Director: Matthew Vaughn
Writers: Jane Goldman & Matthew Vaughn
Composer: Henry Jackman & Matthew Margeson
Starring: Taron Egerton, Colin Firth, Mark Strong, Julianne Moore, Pedro Pascal, Channing Tatum, Halle Berry, Jeff Bridges
Genre: Action, Adventure, Comedy
Kingsman: The Secret Service is one of those really good action movies that just came out of nowhere. With Colin Firth amongst its cast, no one really expected it to be as violently jaw-dropping as it was, packed with an array of awesome fight sequences, and littered with nods back to the spy films of yesteryear. What set it apart from other recent entries into the genre, with some working and others flopping, was its unique tone. It had the nonsense gadgetry of Get Smart; the serious duels like those seen in a James Bond film; and the ridiculous villainy and humor of Austin Powers: International Man of Mystery. Considering Matthew Vaughn was also the director of the Kick-Ass franchise, it’s no surprise that Kingsman: The Secret Service also featured an edgy, ‘pop violence’ that pushed past politically correct boundaries, with one scene leaving this critic unable to justify or condone.
It was lightning in a bottle. Now that there’s a sequel – can it strike twice? The trailer looks so wonderfully promising, hinting towards an expansion of its universe, and the shocking return of Colin Firth’s character. Yet is there enough in this new cinematic world to keep the story afloat and create one of the newest franchises in the movie business?
Violence/Scary Images: This is a spy movie where there are frequent battles with the enemy. There are multiple gunfights, fistfights, and skirmishes with more fanciful weaponry (lassos and whips with electrical modifications, bombs that freeze people, darts, etc). This film isn’t a gory bloodbath, but it’s still strong with some disturbing events. A man is cauterized in half. A character is torn apart by robotic dogs (it is brief and seen from a distance, but still gruesome). Characters are thrown into a meat grinder, and that meat is then served and eaten. It’s not as gory as one might expect, but it’s still stomach churning. Numerous characters develop a blue rash on their face. Characters fall ill and their eyes burst and bleed. A few people explode after stepping on a landmine. One character is shown with a missing eye.
Language/Crude Humor: The f-bomb and s-word are used frequently, at a rate that’s roughly every second minute. God’s name is used in vain a few times. Lesser swear words such a h*ll, d*ck, and pr*ck are scattered throughout the film, though the f-word may actually be used more often. There are one or two jokes about bowel movements.
Drug/Alcohol References: The main plot revolves around a drug cartel and drug users. All major illicit drugs such as cocaine and heroine are mentioned. A character is seen smoking a bong and another is shown smoking a joint. Alcohol such as whiskey is consumed regularly – only once is it consumed to excess and the characters become intoxicated.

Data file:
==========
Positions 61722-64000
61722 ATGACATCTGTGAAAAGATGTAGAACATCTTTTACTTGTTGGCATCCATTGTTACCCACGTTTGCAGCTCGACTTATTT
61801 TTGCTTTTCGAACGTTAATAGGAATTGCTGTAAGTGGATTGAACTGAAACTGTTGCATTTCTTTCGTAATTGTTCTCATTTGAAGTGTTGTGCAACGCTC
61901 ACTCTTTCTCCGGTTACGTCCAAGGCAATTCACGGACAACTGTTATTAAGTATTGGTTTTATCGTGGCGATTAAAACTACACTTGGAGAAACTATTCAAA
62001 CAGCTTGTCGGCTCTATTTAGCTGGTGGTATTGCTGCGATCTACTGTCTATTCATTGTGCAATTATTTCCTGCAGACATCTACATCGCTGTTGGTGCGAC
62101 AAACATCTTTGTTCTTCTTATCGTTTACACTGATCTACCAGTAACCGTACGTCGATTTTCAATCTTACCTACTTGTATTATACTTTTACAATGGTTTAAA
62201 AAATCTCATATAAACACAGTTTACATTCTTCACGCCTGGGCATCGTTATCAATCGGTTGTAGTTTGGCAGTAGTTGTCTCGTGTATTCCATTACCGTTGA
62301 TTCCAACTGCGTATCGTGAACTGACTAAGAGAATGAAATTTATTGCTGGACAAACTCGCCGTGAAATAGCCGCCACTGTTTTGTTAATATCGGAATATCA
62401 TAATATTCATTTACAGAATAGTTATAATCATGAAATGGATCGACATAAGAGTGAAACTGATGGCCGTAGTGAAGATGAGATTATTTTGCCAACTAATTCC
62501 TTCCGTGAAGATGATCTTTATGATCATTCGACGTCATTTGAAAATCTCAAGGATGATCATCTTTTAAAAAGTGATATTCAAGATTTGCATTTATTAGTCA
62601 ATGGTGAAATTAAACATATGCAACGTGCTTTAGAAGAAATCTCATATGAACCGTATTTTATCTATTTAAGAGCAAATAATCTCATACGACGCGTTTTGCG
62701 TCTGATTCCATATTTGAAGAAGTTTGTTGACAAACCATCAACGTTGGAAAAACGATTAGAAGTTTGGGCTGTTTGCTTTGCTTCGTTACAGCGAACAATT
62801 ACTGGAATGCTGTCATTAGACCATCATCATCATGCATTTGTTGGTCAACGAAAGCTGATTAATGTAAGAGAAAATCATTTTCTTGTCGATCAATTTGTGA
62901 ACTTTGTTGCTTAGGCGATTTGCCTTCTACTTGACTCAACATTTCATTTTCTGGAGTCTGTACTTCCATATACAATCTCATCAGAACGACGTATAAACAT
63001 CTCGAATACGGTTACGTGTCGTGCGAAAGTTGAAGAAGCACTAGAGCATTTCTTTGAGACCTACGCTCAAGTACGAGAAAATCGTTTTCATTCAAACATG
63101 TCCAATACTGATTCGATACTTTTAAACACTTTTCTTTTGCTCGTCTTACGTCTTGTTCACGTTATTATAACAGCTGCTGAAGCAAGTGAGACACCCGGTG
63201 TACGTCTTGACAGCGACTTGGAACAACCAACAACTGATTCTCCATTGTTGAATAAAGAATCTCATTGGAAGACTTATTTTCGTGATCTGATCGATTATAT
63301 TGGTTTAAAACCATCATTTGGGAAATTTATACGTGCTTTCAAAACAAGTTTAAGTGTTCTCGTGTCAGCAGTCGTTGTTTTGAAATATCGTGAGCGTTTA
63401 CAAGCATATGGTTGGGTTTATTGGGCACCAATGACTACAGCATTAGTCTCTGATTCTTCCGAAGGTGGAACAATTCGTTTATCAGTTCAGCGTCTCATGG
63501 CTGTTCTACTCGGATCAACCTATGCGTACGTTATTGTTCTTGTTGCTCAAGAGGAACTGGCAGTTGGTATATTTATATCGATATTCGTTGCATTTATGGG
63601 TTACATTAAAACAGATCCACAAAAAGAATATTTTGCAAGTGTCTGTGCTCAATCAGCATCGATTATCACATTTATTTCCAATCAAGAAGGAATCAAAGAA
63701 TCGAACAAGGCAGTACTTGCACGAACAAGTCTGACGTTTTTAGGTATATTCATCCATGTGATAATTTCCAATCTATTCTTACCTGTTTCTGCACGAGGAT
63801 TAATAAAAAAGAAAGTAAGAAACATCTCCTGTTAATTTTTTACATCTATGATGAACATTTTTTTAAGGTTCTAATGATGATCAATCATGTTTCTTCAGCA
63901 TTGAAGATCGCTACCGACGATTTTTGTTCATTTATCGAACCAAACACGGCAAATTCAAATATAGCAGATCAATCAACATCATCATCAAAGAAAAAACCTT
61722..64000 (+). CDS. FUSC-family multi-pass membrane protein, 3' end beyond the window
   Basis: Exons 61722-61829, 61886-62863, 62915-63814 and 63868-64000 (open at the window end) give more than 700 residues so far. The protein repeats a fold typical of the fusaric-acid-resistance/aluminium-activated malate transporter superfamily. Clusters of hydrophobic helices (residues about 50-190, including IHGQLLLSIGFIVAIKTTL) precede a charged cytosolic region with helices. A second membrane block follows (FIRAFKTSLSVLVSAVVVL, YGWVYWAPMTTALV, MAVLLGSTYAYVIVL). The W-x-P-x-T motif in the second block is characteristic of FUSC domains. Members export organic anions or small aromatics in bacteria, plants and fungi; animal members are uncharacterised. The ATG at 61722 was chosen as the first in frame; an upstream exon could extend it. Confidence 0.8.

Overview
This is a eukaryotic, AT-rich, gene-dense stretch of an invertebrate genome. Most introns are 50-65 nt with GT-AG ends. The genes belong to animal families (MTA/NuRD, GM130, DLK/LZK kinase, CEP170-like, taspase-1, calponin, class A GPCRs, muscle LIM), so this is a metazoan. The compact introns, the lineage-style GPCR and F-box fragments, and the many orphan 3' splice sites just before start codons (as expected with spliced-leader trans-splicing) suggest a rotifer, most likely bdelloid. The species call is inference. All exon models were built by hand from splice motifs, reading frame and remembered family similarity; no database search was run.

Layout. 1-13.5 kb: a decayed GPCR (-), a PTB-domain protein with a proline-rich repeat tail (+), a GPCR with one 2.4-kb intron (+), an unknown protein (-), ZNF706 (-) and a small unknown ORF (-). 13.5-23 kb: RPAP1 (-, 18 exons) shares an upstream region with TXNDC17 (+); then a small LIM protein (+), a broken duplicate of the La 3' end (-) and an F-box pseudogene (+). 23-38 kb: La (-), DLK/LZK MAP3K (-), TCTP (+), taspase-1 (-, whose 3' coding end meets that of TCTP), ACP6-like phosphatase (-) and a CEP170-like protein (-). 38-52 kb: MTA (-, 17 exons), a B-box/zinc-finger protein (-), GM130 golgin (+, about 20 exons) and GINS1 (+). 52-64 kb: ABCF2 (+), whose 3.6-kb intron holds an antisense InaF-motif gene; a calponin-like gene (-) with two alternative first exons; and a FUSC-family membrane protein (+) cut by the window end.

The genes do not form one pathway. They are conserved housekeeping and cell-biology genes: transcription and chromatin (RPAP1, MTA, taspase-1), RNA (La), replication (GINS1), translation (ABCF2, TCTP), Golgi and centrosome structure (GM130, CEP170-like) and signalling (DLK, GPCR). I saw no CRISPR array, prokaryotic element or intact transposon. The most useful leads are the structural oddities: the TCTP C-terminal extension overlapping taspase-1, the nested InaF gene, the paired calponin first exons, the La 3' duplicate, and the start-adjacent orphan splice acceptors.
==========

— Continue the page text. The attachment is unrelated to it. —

Spiritual Content: None.
Sexual Content: There is a scene that revolves around sexual foreplay, however it cuts away and there’s no nudity. A woman is shown in her underwear.
Other Negative Content: People that are high in power are willing to commit to a plan that will result in genocide. There are times when the film offers excuses for illicit drug usage.
Positive Content: This film brings up the subject as to whether drug users are a benefit to society. Thankfully not only does the movie show some of the dangers and foolishness of using drugs for recreational use, it also sends the message that despite people’s bad choices, they are still human and therefore their lives have value. It’s anti-legalism, but it’s also not exactly pro-legalization of drugs either.
If you liked the first one, then you’ll like the second. Matthew Vaughn has once again created a spy movie that’s deliriously fun with its nods to certain tropes in the genre and an over the top taste for violence. There’s a new psychologically unhinged villain with a dastardly plan, a new set of allies, huge stakes, and a whole lot of gimmicky tools that are a blast to see being used out in the field.
Kingsman: The Golden Circle jumps straight into the action, giving the audience a car chase complete with an intense martial arts fight within the first minute. While nothing this year can really compare to John Wick: Chapter 2’s fight choreography, Matthew Vaughn nevertheless directs a piece that’s exciting with its editing and clear with its execution. Naturally, the Kingsman look stylish as ever in their fitted suits while beating down baddies left, right, and center.
The sequel, compared to the first outing, is propped up by an even larger star-studded cast. The standout is still its lead, Taron Egerton. As Eggsy, he delivers a performance that straddles the seriousness of the spy world, while also remaining very human with his emotions and his relationships with the other characters. Eggsy has certainly grown since the first movie and thankfully this sequel doesn’t make the fatal mistake of forcing the protagonist to learn the same lesson all over again; a narrative path that many potentially great films have tragically traveled down. This time Eggsy is rather comfortable as a Kingsman, and his character journey pertains more to the responsibilities he must maintain in his personal life.
Channing Tatum, Halle Berry, and Jeff Bridges all headline in the trailer, though their parts are more infrequent than one might expect. Out of the all the lasso-wielding, tobacco-spitting Statesman that we’re introduced to, it’s actually Pedro Pascal’s character, Whiskey, that we see the most on screen. He is tremendous fun to watch in the midst of a battle, though his character leaves much to be desired once the bullets have stopped firing. I was honestly expecting more differences between the two spy organizations, and I was disappointed with Kingsman: The Golden Circle that it didn’t become an odd-couple comedy displaying the grating incompatibilities of British and American sensibilities. Yet this is not a reflection on Pedro Pascal’s acting capabilities – everyone in the cast does well with what they have – but rather a critique on the script’s shallow depth when it comes to building its characters.